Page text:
Underweight and obese children: Alarm bells ring at both ends in … – The Indian Express


Lancet, Obesity, Obesity in indian, underweight children, underweight children in India, children health, WHO, World Health Organisation, health, health news, Indian children, healthy child, Health news, things to do to avoid obesity, ways of staying healthy, maintain healthy weight, ways to maintain healthy weight, Indian express, Indian express newsLancet, Obesity, Obesity in indian, underweight children, underweight children in India, children health, WHO, World Health Organisation, health, health news, Indian children, healthy child, Health news, things to do to avoid obesity, ways of staying healthy, maintain healthy weight, ways to maintain healthy weight, Indian express, Indian express news In South Asia overall, the average prevalence is 20.3% in girls and 28.6% in boys, contrasting with an average prevalence of less than 1% in other regions. (Source: Thinkstock Images)

India has among the largest shares of underweight children and teenagers while, at the other end, it is part of a trend that has seen the number of obese under-20s worldwide rising tenfold in 10 years.

A new study in The Lancet, which looked at BMI (body mass index) trends in 200 countries from 1975-2016, found that the number of obese girls in age group 5-19 has risen from 5 million to 50 million in 40 years, and that of boys from 6 million to 74 million. In India, the prevalence of obesity is between 1-2 %.

The prevalence of mild to severe underweight under-20s in India is 22.7% among girls and 30.7% among boys. In South Asia overall, the average prevalence is 20.3% in girls and 28.6% in boys, contrasting with an average prevalence of less than 1% in other regions.

“The dual burden of overweight and obesity and underweight population in the country is massive and it is high time one looked at dealing with both. The Lancet report has taken into account a lot of government data but I must point out that for India, the data is till 2014,” Dr Tapasvi Punwar of Indian Institute of Public Health, Gandhinagar. “According to the National Family Health Survey Data, the proportion of obese men in India until 2006 was 9.3 % and by 2016 it had doubled and reached 18.6% . Among women in 2006, it was 12.6%, and by 2016, 20.7 % were overweight and obese. The Lancet study is one the biggest and points to a problem we have to address immediately.”

The study found the global average BMI of children and adolescents has increased by 1.7 for boys and 1.3 for girls over the last four decades. Released on World Obesity Day on October 11, it pooled 2,416 population-based studies with measurements of height and weight on 128.9 million participants aged 5 and older, including 31.5 million aged 5-19.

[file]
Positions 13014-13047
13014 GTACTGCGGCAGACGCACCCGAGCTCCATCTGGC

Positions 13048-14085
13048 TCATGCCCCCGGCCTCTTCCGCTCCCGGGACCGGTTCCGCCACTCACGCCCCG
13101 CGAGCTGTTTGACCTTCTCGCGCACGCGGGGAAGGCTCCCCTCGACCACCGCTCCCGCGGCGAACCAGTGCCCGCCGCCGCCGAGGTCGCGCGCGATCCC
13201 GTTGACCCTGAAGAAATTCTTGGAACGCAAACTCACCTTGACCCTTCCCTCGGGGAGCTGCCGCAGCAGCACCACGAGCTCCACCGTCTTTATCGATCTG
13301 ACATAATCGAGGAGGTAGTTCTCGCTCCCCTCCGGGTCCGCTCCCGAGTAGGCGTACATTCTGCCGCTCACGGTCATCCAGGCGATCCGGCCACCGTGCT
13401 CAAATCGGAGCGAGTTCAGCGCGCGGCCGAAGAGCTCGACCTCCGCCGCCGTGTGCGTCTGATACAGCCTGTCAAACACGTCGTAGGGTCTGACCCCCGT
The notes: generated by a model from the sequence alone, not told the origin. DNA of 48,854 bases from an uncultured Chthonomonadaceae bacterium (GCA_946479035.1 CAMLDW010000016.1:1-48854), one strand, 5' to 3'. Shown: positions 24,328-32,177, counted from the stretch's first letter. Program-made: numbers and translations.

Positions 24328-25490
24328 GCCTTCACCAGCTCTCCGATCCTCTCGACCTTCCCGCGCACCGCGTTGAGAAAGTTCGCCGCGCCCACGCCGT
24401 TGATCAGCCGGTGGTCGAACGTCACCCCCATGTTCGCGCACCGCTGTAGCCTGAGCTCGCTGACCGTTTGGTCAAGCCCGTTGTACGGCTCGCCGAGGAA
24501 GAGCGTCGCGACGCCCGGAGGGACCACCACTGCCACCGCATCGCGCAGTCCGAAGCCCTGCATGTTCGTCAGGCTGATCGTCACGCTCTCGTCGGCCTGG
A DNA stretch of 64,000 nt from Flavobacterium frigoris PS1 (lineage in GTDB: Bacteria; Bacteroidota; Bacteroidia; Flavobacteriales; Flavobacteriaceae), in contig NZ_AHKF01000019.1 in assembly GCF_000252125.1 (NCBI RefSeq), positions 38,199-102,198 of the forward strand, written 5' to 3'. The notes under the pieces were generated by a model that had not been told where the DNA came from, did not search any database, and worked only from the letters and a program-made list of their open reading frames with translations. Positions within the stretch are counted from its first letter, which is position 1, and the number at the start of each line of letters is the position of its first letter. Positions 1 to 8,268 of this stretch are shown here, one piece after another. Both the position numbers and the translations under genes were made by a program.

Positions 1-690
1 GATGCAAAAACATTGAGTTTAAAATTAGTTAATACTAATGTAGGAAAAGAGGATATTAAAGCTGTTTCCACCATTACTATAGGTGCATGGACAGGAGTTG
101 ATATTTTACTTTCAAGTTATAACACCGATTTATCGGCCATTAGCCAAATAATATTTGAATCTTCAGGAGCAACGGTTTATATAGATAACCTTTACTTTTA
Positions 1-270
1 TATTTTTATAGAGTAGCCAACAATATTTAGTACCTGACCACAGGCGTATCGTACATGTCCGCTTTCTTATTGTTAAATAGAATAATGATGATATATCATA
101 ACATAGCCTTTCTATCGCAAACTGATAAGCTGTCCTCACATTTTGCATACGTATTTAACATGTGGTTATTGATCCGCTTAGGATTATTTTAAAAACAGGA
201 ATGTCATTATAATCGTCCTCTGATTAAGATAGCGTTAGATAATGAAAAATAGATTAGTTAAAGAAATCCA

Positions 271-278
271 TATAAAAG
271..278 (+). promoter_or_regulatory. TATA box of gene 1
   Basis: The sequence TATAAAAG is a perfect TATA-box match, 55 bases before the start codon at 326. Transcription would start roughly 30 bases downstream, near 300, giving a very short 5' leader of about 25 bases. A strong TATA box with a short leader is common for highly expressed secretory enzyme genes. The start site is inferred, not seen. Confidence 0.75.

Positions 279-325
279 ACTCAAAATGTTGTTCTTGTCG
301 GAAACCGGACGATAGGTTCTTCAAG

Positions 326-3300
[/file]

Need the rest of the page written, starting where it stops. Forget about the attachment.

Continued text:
“It is time our public health systems considered both these indicators seriously… You do not see people in India taking this seriously. In many countries obesity is considered a disease. In India we have programmes that deal with diabetes or heart disease. The larger issue is not acknowledged by the public health system,” said Dr Banshi Saboo, diabetologist who has contributed to a previous Lancet study.

The largest increase in obese children and adolescents has been in East Asia. China and India have seen rates “balloon” in recent years, suggest the study. The researchers say that if current world trends continue, “obese” will soon be more common than “underweight”.

“I am not too sure if the problem of underweight will be solved in India soon. We still report an alarming number of stunted children . It is a very tricky issue. The middle class and upper middle class in India have fewer children and tend to overfeed them under the pretext of pampering. As per the Lancet study, the percentage is between 1-2 in India but these will increase as social structures are changing in India,” said Dr Leela Visaria, public health expert and former director of Gujarat Institute of Development Research. “We are trying to tackle undernourishment and malnourishment through our Integrated Child Development Services programmes by trying to make sure they get proper nutrients in their midday meals. But there has to be some sense of understanding inculcated in parents and the public health system has to take both issues seriously.

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